Mindanao Peace Agreement
Power and wealth-sharing, territory and transitional mechanisms and duration would remain the major bones of contention in the Mindanao peace process that the government wants to end this year, an official said.
Rosalie Romero, assistant secretary at the Office of the Presidential Adviser on the Peace Process, said the government is presently working to resolve these concerns as it targets to finish the peace negotiations with the Moro Islamic Liberation Front (MILF) within the year.
“From current movements, we have basis for confidence that a peace agreement may be signed within the year,” Romero said at a peace communication summit in Cotabato City.
“The way ahead will be bumpy but the good thing is that both sides appear committed to engage at the negotiating table and not in the battlefield,” she added.
Romero cited that “neither side seems poised to walk away when the going gets rough.”
Peace talks between the government and the Moro rebels was slated to resume Monday in Kuala Lumpur until April 27, with the Organization of Islamic Cooperation (formerly Conference) sitting as an observer.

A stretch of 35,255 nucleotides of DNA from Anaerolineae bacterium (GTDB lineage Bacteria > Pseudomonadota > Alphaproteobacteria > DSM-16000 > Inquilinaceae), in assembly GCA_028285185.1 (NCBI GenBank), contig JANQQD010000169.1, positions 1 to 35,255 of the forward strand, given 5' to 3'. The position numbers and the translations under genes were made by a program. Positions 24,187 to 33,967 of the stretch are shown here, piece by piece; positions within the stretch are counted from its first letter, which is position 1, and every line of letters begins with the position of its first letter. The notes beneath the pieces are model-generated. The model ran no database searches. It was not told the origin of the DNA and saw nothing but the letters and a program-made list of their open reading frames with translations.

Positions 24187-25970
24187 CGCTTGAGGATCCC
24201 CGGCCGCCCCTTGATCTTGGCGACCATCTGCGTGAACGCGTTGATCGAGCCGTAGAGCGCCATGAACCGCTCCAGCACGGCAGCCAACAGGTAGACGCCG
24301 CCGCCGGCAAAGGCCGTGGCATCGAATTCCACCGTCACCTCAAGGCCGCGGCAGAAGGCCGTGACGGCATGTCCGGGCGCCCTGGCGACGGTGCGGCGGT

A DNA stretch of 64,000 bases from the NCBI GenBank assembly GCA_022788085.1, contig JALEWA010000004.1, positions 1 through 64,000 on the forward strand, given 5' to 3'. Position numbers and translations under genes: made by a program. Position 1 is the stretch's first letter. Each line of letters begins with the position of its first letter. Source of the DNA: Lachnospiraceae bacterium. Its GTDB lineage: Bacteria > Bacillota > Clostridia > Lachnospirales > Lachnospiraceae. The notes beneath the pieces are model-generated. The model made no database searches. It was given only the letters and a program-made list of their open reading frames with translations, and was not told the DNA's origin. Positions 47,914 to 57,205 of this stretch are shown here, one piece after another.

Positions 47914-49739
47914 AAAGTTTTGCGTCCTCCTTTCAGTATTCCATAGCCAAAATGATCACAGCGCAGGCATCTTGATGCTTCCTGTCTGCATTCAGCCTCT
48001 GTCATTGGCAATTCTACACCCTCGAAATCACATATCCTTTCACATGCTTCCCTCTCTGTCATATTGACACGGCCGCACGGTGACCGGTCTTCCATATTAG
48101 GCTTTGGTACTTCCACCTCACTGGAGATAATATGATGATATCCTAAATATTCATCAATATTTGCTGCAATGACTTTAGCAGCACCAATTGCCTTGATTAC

This would be the 27th round of formal exploratory talks and the eighth under the Aquino administration, which resumed amity talks with the MILF in February 2011.
Last month, during the 26th exploratory talks also held in Malaysia, the third party mediator, the peace panels of the government and the MILF approved the request of the OIC’s Office of the Secretary General to sit as observer.
The 57-member pan-Islamic body brokered the peace negotiations between the Philippine government and the Moro National Liberation Front (MNLF) that led to the signing of the 1976 Tripoli Agreement and the 1996 Final Peace Agreement.
The MILF is a breakaway faction of the MNLF that today is the largest Islamic armed group in the Philippines.
With days before the 27th round of exploratory talks, Ms. Romero stressed the government realized that the search for a lasting peace in Mindanao cannot just focus on the negotiations between government and the MILF.
She said the peace process with the MILF faces what is perhaps a unique challenge– the reality that current negotiations involve the same core territory (Autonomous Region in Muslim Mindanao) and the same people that are already the subject of a peace agreement with another group, the MNLF; and the reality that FPA with the MNLF has already put in place an ARMM Regional Government, which practically everyone today agrees badly needs to be reformed.
The issue of peace in Mindanao was part of the 16-point agenda, articulated as no. 14, in President Benigno C. Aquino’s “Social Contract with the Filipino People” when he filed his candidacy in the 2010 polls.
It has become a national policy of the Aquino administration, through Chapter 9 of the Philippine Development Plan for 2010-2016 with the title “Peace and Security.”